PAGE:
December 22, 2004 3:52 PM PST

Wal-Mart tagging fuels RFID market

Wal-Mart Stores' top merchandise suppliers are lifting sales of radio frequency identification devices as they race to comply with a January deadline from the world's largest retailer.

Major consumer goods companies--including Gillette, Kraft Foods and Procter & Gamble--have collectively spent about $250 million on RFID tags and related equipment this year, according to a new report from AMR Research. Those companies are among the nearly 140 Wal-Mart suppliers working toward fulfilling the retailer's RFID directive.

Issued last year, the directive calls for Wal-Mart's largest suppliers to attach RFID tracking "tags" on shipments sent to several Dallas-area Wal-Mart warehouses and stores, beginning next month. The tags, which contain special microchips, are designed to automatically relay detailed information about the contents of a package or container to computers. The technology is expected to reduce much of the manual labor and human error involved in tracking inventory via bar codes.

"Wal-Mart is single-handedly responsible for moving this industry along," said Kara Romanow, the AMR analyst who wrote the new study.

Romanow noted that several other major retailers, including Albertsons, Best Buy, Target and Britain's Tesco, are also launching RFID projects with their merchandise suppliers. The U.S. Department of Defense and the Food and Drug Administration are encouraging companies to deploy the technology, too.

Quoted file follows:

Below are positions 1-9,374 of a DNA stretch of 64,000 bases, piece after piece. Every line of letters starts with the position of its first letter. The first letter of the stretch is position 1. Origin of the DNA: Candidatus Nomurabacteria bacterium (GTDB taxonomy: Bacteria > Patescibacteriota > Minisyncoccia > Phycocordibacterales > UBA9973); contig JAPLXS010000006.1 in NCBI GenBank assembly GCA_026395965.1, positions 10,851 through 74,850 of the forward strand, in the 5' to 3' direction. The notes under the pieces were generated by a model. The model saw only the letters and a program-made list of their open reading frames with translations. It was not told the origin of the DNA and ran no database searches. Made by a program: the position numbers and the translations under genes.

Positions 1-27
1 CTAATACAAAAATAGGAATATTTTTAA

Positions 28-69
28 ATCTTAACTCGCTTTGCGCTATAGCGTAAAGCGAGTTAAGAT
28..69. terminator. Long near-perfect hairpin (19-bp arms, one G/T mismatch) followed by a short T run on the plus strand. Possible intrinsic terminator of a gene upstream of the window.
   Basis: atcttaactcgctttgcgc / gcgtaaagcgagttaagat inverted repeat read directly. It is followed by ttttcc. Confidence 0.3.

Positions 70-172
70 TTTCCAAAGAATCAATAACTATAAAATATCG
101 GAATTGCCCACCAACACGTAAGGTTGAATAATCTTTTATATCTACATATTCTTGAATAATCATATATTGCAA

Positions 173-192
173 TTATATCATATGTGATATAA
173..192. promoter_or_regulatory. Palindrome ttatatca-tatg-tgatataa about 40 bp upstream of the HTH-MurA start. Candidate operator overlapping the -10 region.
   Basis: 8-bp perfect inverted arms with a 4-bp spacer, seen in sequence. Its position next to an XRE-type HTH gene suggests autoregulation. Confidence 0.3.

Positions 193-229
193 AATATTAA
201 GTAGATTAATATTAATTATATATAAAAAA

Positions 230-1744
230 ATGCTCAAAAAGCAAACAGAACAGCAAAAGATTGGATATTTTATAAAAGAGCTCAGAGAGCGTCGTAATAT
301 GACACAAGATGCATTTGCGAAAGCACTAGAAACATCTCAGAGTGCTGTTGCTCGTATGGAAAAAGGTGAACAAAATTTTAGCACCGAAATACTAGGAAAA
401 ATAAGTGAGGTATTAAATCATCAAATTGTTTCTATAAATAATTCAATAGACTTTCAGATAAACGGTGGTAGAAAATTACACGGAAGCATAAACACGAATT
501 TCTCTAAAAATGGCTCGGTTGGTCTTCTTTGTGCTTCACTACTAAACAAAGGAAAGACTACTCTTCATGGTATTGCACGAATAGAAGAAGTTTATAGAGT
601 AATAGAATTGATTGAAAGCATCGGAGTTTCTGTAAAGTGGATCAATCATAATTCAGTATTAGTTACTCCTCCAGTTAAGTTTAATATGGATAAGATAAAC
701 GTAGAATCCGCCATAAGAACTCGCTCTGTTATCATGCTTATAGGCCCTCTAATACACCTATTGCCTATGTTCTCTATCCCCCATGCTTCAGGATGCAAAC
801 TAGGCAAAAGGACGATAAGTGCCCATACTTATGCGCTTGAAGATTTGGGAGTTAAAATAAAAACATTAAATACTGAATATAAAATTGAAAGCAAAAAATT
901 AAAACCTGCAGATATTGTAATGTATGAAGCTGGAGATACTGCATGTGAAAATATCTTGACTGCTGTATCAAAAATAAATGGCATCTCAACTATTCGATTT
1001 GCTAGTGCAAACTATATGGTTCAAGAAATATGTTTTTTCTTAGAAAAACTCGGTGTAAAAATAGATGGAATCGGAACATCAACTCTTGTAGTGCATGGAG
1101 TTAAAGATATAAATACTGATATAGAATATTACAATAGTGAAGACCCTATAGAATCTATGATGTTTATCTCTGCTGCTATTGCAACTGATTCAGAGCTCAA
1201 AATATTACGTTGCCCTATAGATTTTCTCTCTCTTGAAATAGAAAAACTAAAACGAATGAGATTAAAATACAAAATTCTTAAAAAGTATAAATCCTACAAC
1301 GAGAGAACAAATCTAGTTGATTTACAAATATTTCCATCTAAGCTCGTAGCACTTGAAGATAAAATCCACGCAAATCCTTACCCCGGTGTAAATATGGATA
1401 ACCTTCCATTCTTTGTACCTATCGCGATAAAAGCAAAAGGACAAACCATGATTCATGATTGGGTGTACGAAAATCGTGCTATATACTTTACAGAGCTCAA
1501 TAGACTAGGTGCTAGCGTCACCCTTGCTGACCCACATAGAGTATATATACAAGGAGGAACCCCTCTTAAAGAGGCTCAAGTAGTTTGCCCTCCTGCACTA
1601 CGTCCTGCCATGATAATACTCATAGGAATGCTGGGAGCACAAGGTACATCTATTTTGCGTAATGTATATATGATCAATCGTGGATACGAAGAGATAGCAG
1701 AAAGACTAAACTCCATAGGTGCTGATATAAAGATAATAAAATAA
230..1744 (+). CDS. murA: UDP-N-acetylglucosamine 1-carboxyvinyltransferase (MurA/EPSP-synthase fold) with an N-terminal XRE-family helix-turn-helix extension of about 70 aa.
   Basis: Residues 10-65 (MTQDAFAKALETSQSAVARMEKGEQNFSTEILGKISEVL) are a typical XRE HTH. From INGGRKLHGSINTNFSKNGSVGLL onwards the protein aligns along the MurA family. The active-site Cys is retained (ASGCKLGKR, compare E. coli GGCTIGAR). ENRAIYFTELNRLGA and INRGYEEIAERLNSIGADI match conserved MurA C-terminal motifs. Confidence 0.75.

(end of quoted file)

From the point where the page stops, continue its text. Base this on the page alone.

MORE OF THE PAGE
But Wal-Mart appears to be leading the way. The company's project may more than double the U.S. retail industry's spending on RFID equipment this year. A forecast from research firm IDC estimates that U.S. retailers and their suppliers spent just $90 million or so last year on RFID technology.

The main beneficiaries of the RFID shopping spree are hardware suppliers, including Intermec Technologies, Matrics (a division of Symbol Technologies) and Alien Technology, Romanow said. Consultants and software companies, including Hewlett-Packard, IBM, Microsoft, Sun Microsystems and SAP, are also looking for a slice of the action.

Yet this year's outlays will be just "a drop in the bucket" compared with likely future spending, given that other retailers are ramping up their deployments and Wal-Mart is expanding the scope of its initiative, Romanow said. Wal-Mart is said to be budgeting about $3 billion for RFID over the next several years.

In addition, it will cost merchandise suppliers about 10 times what they've already spent to get the full benefit of the technology, Romanow said.

"They decided to do the bare minimum to get compliant," she said. "So there's a huge opportunity for creating more business impact and a lot more spending."

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These companies are not just spending the money on tags and equipment. A lot of money is going toward local jobs and contracts. RFID has demonstrated itself to be a "localized" technology. Meaning that installation and maintenence must be hands on and not remote. The RF signatures of distribution centers and factories is too unique even within different areas of the same building. This is going to create a lot of high tech maintenence jobs and its about time.

This technology will also foster a better understanding of low power circuits for other wireless applications. The RFID tag does not have a battery and must be powered by the enery from the communcation signal sent by the reader. Also the technology of putting the chip on the tag will lead to better cheaper ways of constructing flexible circuits for other applications. The R&#38;D spin off potential is huge.
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